Insight on the News

Insight on the newspaper is a magazine specializing in General topics.

Articles from Vol. 14, No. 20, June 1

After Preaching Carpe Diem, GOP Gets Educational Reform Rolling
If you listen closely, you will hear the sound of cement cracking. It is the cement in which the education debate has been frozen for a dozen years. The familiar and tiresome argument went like this: Liberals argued they were "for" education because...
Avarice in the Nineties? It Depends Who Says So
The press criticized Ronald Reagan during the eighties for that decade's capitalistic concupiscence. But the same media mavens are surprisingly silent duping the rapacious nineties. A snapshot of a decade: New York stockbrokers host lavish year-end...
Believing in God and Science
Is the gap between modern science and faith in a Creator unbridgeable? Not so, say growing numbers of scientists and theologians who believe the two can exist in harmony. At first glance, Bill Stoeger might look like a man of contradictions. A Jesuit...
Calculation, Not Whim, in Russian Reshuffle
The editorial pages of the world's leading newspapers were of one mind back in March. Shocked by Russian President Boris Yeltsin's abrupt dismissal of his Cabinet, including pro-reform prime minister Victor Chernomyrdin, the conclusions were the same:...
Democratic 'Career Resource Center' Helps Hubbell
When he was not discussing his distaste for meatloaf with his wife, or his softball injury with CBS correspondent Linda Douglass, convicted Whitewater felon Webster Hubbell was getting business done. During the course of a Sept. 11, 1996, recorded...
Does Microsoft's Web-Browser Policy Violate Antitrust Laws?
Yes: Microsoft is `marketing' its browser based on its monopoly of operating systems. Bill Gates, Microsoft's chairman, recently was quoted as saying that "the entire PC industry has a large stake in the introduction and success of Windows 98," Microsoft's...
Dumbing Down God
When priests and ministers are not adequately trained, the false idols of television displace them as dubious moral guides for American youth. We all know Johnny can't read. Nor, most likely, can he readily write, add or subtract. But, surely, he...
Genoveses Try to Alter the Course of History Teaching
Eugene Genovese, now a leader against the cultural left, has joined with Ids wife, Elizabeth, to challenge politically correct assumptions that have undermined historical scholarship. Eugene Genovese, a Communist Party member from 1947-50, gained...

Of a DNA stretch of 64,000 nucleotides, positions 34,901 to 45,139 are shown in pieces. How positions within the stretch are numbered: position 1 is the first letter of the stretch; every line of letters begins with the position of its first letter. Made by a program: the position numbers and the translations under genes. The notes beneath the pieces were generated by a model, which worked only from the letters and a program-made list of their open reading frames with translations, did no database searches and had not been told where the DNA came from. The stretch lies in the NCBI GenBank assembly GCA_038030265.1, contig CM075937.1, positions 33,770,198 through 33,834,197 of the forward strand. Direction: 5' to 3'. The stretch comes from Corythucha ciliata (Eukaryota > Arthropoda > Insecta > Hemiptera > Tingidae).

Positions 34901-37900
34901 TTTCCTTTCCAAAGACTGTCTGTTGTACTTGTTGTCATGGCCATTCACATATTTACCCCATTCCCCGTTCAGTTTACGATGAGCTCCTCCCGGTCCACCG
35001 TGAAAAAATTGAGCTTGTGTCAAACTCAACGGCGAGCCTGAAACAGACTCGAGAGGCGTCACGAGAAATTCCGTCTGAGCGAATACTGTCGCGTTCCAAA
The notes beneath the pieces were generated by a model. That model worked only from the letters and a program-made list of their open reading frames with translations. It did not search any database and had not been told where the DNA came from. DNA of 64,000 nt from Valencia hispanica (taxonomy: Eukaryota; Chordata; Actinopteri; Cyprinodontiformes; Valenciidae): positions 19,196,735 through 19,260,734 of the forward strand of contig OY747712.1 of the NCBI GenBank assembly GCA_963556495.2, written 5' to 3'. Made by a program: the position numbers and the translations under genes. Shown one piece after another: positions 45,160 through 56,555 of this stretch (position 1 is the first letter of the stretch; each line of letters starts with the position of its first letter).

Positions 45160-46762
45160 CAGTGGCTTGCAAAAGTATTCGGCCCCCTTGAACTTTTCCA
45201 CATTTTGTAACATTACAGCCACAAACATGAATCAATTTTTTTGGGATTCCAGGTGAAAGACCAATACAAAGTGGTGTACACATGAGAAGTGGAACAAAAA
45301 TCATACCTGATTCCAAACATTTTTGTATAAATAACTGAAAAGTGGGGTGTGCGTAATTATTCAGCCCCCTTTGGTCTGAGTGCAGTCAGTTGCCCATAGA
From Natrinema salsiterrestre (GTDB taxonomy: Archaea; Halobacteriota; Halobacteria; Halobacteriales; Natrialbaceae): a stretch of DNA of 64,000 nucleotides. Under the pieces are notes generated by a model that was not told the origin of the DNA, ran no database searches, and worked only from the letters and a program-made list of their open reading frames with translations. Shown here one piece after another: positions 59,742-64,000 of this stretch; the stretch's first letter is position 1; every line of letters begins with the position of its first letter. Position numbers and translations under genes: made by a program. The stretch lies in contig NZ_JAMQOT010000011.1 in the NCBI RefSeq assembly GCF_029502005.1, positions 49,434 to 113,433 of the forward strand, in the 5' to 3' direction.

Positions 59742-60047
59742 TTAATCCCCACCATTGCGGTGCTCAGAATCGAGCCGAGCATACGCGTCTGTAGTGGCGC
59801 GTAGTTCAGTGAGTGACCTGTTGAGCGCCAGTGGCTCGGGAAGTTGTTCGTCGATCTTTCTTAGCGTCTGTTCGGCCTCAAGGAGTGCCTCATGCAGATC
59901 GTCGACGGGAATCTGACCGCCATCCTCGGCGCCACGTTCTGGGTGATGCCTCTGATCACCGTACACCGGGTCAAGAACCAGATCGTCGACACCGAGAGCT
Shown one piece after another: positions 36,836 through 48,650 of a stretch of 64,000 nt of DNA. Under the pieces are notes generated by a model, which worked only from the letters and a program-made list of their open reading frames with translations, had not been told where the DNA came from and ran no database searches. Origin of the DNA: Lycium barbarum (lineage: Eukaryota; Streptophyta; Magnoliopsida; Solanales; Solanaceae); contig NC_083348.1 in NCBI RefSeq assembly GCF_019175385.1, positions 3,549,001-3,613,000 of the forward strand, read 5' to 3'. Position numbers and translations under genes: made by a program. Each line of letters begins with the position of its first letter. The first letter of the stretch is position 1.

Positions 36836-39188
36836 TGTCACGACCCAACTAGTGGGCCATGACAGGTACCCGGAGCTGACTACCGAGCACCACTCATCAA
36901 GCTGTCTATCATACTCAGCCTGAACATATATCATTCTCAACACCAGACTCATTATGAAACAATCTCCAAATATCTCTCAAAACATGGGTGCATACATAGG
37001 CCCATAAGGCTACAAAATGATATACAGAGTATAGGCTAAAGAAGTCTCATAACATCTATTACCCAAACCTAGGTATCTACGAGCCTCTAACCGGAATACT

Hail, Gales and Doldrums ... It's All in a Day's Sail
One of the most sporting contests -- the Whitbread Round the World Race -- is coming to an end. Two U.S. crews will be among the proud regatta that sails toward England May 24. It is sailing's megamarathon, a sporting event that tests tactical skills,...
Methodism's Same-Sex Vows Portend Schism
The bishops of the United Methodist Church grappled with the issue of same-sex marriage at their meeting in Lincoln, Neb., at the end of April. But their largely inconclusive response ensures that the issue of homosexuality will continue to inflame...
NEA Spreads Wealth, but New York Gets the Most
The National Endowment fop the Arts has released $80 million in funding, with Empire State nonprofit organizations receiving a lion's shape -- 204 federal grants totaling $25 million. After learning that one-third of all congressional districts receive...
Private Firms Are Leading the New Race into Space
As the telecommunications revolution continues to unfold, companies ape investing in networks of satellites that promise to provide global -- and eventually cheaper -- cellular service. With the flip of a switch, the panels of a conference room slide...
Profs Stage Coup against Status Quo
A group of historians have mounted a challenge to postmodern orthodoxy that some say determines who gets ahead in their profession. Marc Trachtenberg refers to it as his "John Belushi letter," the manifesto that signaled his alienation from many...
Rein in RICO before It Rewrites the Constitution
Today Eugene "Bull" Connor, the infamous former police commissioner of Birmingham, Ala., who vehemently opposed desegregation, wouldn't have to use fire hoses and attack dogs to stop the freedom marchers. He could use RICO -- the Racketeer Influenced,...
The Big Bankers Get Together
The distinctions among commercial banks, investment firms, securities brokerages and insurance companies melt away as more and more U.S. banks seek profitable megamergers. In rapid succession, the asset gatherers joyfully announced that the era of...
The Search for Sovereignty
Even with new wealth from gaming and business,, American Indians still ape struggling to define their cultures and preserve their ways of life against new pressures. Sovereignty is a word you hear frequently among American Indians these days. It...
Thoughts on Chairman Dan
There is madness afoot as Democrats continue to attack their accusers. This time the target is Indiana GOP Rep. Dan Burton, and the finger-pointer is the fiercely partisan Henry Waxman. No wonder Hollywood stars like coming to Washington. There's...
When 'Hip' No Longer Is in Fashion
It's tough to be hip in the culture if you're not in your twentysomethings. Even then it's not easy. If you use the word cool you're not hip, and if you're hip your time has already passed. I learned all this from the latest cool dude in pop culture...